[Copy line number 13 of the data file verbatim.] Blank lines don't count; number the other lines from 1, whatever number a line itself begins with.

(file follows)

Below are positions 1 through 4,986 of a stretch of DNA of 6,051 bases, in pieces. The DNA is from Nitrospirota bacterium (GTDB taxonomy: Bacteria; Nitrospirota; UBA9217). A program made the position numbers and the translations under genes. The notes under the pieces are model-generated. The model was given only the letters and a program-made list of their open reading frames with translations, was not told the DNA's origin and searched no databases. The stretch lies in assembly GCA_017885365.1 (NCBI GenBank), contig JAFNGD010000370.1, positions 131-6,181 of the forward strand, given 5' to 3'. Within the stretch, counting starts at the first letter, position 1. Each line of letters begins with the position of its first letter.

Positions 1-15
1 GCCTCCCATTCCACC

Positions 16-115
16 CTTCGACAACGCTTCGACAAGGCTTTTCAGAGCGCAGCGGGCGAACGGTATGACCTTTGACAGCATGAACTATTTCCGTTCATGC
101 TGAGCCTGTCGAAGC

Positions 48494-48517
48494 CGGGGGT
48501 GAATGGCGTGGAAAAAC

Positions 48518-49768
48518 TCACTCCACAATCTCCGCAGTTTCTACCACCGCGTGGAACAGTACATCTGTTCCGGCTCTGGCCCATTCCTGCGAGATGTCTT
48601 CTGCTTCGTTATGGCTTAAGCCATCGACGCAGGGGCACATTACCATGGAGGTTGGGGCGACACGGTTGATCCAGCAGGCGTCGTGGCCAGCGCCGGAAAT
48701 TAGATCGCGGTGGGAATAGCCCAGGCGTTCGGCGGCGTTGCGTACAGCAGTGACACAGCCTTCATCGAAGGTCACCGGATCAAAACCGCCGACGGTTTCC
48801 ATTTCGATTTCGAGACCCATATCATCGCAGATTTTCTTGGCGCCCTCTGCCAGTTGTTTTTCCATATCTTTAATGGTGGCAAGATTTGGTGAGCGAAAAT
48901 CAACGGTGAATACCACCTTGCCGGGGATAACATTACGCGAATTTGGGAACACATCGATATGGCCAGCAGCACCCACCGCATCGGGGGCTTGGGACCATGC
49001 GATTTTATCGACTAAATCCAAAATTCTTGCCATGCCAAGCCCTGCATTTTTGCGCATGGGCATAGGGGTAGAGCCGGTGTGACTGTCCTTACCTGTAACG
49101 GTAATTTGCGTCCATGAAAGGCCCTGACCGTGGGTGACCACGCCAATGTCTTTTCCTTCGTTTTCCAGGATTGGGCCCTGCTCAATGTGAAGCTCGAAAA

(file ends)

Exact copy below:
48701 TAGATCGCGGTGGGAATAGCCCAGGCGTTCGGCGGCGTTGCGTACAGCAGTGACACAGCCTTCATCGAAGGTCACCGGATCAAAACCGCCGACGGTTTCC